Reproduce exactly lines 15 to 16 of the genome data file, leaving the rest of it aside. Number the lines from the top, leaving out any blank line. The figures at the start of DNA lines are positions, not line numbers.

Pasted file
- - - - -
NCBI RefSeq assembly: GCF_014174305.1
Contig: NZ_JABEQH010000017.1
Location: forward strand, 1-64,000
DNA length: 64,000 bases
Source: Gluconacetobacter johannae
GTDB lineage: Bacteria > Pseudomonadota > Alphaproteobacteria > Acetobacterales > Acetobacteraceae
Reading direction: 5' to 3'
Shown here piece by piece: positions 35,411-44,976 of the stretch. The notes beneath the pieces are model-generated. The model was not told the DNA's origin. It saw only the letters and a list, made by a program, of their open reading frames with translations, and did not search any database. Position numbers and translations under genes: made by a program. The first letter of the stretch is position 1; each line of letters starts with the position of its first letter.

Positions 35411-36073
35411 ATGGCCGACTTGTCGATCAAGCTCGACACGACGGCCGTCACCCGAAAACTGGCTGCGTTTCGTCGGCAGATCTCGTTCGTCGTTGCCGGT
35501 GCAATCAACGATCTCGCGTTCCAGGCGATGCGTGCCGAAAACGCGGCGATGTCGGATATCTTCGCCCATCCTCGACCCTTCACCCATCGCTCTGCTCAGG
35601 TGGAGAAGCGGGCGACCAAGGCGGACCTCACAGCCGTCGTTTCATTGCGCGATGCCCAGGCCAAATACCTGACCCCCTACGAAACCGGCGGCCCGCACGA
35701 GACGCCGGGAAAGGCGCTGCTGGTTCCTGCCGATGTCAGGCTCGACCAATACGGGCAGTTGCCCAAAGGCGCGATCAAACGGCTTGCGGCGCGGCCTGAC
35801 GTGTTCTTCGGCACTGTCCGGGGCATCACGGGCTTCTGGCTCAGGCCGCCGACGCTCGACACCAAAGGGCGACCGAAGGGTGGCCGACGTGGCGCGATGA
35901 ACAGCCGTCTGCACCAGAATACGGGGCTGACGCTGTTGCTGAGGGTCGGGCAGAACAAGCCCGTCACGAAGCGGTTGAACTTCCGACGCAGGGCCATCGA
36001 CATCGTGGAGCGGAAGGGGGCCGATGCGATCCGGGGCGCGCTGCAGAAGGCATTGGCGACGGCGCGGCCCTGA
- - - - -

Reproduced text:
35901 ACAGCCGTCTGCACCAGAATACGGGGCTGACGCTGTTGCTGAGGGTCGGGCAGAACAAGCCCGTCACGAAGCGGTTGAACTTCCGACGCAGGGCCATCGA
36001 CATCGTGGAGCGGAAGGGGGCCGATGCGATCCGGGGCGCGCTGCAGAAGGCATTGGCGACGGCGCGGCCCTGA